Complete this assignment with Team One.
You must submit this in an archive named "wlazy.zip". This archive must contain a folder named "wlazy". This folder must contain all the files specified below. You must attach "wlazy.zip" to an email whose subject is "BYU - Fall 2010 - CS 330 - wlazy" and whose message body contains the name of everyone on your team (each on a separate line.) You must send this email to firstname.lastname@example.org before 5pm (Provo time) on 10/12. Ensure that what you are satisfied with what you submit, because only your chronologically first submission will be graded. Ensure that you follow these instructions exactly, since submissions that do not meet these requirements (i.e. do not have the correct format) will receive no credit, despite the time and energy you put into the assignment. Please see Turn In Policy for more information.
You must submit this in a file named "wlazy.pdf".
Is Java eager or lazy? Write a Java program to determine the answer to this question. The same program, run under the two different regimes, should produce different results. You may use any Java features you want, but keep your program relatively short; we will penalize you for programs we consider excessively long or obfuscatory. (Tip: It’s possible to solve this problem with a program no more than a few dozen lines long.)
You must turn in both the source code to your program (in printed or written form) as well as an answer to the question of whether Java is eager or lazy, and an explanation of how your program determines this. That is, you should provide a brief and unambiguous answer (e.g., “Java is lazy.”) followed by a description of what result one would obtain under each regime, along with a brief explanation of why that regime would generate that result.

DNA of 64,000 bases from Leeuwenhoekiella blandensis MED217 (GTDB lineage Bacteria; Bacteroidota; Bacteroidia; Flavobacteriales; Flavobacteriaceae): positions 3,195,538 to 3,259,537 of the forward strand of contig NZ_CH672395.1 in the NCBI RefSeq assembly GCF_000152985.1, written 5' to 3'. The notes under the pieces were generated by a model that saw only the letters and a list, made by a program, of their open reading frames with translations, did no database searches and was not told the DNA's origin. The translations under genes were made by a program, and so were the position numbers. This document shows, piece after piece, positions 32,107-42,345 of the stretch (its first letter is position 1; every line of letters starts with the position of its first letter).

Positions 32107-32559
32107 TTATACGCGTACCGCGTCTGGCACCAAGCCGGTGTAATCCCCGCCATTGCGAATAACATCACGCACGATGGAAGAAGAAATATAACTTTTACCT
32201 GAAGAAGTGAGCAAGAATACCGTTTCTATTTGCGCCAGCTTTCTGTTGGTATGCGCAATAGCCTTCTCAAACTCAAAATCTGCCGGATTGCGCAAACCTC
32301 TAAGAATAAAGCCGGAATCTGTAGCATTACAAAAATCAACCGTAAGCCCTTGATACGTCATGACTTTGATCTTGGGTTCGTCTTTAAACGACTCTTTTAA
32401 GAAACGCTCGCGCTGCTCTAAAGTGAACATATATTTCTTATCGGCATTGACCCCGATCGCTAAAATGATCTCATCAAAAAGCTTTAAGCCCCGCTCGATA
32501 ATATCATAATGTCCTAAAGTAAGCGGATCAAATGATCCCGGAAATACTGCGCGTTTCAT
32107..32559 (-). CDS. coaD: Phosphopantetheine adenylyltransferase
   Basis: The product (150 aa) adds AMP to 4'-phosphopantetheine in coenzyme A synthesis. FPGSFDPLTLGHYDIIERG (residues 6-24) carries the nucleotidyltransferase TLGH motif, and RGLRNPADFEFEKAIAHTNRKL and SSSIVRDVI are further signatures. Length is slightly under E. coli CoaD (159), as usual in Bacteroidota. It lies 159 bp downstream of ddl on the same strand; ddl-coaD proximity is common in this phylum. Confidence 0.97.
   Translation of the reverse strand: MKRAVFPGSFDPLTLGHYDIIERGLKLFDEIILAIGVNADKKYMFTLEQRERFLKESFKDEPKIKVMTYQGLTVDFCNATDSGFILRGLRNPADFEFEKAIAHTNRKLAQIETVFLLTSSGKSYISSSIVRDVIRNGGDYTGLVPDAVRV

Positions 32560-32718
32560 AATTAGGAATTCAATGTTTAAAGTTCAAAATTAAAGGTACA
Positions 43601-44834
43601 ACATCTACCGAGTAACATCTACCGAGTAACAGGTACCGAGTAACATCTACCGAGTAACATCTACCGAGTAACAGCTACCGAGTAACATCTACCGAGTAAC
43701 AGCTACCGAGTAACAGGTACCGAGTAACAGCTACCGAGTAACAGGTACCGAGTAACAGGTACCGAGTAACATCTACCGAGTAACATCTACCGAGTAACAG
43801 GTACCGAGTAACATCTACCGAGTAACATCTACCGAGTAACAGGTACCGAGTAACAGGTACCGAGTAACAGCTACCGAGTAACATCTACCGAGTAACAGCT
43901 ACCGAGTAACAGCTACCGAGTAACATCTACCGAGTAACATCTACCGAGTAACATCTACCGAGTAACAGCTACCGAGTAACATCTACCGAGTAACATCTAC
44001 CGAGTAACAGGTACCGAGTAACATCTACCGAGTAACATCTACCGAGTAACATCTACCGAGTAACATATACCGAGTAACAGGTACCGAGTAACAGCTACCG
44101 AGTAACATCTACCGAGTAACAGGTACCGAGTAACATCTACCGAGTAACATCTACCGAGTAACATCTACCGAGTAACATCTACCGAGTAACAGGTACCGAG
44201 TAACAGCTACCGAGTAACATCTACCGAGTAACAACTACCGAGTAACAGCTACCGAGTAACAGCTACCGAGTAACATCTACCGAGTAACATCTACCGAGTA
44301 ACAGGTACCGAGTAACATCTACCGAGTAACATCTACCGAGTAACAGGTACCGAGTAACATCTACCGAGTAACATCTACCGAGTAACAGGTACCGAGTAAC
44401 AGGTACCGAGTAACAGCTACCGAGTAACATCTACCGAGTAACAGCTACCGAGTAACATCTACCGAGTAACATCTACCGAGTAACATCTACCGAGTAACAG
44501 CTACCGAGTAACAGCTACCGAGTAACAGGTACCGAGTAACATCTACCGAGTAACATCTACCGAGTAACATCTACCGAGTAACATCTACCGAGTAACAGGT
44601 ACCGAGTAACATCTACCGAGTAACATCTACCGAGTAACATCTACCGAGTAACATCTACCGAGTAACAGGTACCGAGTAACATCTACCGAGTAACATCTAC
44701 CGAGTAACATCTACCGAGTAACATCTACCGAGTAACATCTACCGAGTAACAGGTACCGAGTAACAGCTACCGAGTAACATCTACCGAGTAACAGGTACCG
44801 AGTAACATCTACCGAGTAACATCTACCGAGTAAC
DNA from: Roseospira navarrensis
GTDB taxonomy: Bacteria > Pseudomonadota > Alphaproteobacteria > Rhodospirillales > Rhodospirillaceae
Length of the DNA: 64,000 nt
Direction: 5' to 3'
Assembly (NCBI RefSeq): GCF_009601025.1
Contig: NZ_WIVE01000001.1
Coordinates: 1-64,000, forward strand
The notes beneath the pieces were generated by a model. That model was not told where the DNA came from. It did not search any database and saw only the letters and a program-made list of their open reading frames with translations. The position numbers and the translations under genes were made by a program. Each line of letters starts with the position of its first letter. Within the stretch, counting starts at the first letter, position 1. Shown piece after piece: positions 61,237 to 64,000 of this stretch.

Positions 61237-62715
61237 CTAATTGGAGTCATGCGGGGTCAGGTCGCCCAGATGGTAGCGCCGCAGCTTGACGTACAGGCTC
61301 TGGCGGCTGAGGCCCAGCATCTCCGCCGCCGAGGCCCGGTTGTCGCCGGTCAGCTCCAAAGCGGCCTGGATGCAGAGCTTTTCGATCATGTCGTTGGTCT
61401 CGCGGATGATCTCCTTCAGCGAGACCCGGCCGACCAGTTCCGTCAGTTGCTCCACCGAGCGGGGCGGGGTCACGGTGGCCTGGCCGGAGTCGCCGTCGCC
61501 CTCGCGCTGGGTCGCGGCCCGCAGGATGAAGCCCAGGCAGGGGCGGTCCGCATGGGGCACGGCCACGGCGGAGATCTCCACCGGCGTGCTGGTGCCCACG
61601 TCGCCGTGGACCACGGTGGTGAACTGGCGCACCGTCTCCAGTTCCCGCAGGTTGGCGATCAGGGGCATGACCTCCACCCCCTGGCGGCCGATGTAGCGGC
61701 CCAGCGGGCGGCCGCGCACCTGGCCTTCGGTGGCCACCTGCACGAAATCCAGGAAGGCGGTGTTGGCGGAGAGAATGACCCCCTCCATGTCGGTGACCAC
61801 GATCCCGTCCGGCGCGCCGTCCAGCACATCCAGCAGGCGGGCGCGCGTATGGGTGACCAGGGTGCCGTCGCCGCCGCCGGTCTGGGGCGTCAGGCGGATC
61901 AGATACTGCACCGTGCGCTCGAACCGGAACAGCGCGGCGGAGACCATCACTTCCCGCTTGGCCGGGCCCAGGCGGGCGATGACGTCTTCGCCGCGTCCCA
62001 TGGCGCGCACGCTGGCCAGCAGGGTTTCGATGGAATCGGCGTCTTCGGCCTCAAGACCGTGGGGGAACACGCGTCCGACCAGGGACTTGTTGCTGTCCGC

In general, it would be a good idea to discuss your plan of attack with the course staff. This will help you avoid falling into a trap of measuring the wrong entity, and will improve your understanding of eagerness and laziness.
Is it possible to write a program that will produce different results under the original interpreter and Doug’s Let the interpreted language feature arithmetic, first-class functions, with, if0, and rec (even though these are not in our in-class lazy interpreter).
If so, hand in an example program and the result under each interpreter, and clearly identify which interpreter will produce each result. Be sure to compare this behavior against that of the lazy interpreter of the sort we’ve written in class.
If it’s not possible, defend why one cannot exist.
No lazy language in history has also had state operations (such as mutating the values in boxes, or assigning values to variables). Why not?
The best answer to this question would include two things: a short program (which we assume will evaluate in a lazy regime) that uses state, and a brief explanation of what problem the execution of this program illustrates. Please be sure to use the non-caching (ie, original) notion of laziness. If you present a sufficiently illustrative example (which needn’t be very long!), your explanation can be quite short.
In 850 words or less, describe if and how your knowledge of lazy evaluation will help you in your future programming practice. Good answers might discuss how this concept can be applied in interesting programming environments or how knowledge of its subtleties clarifies or improves existing practices, techniques, tools, etc.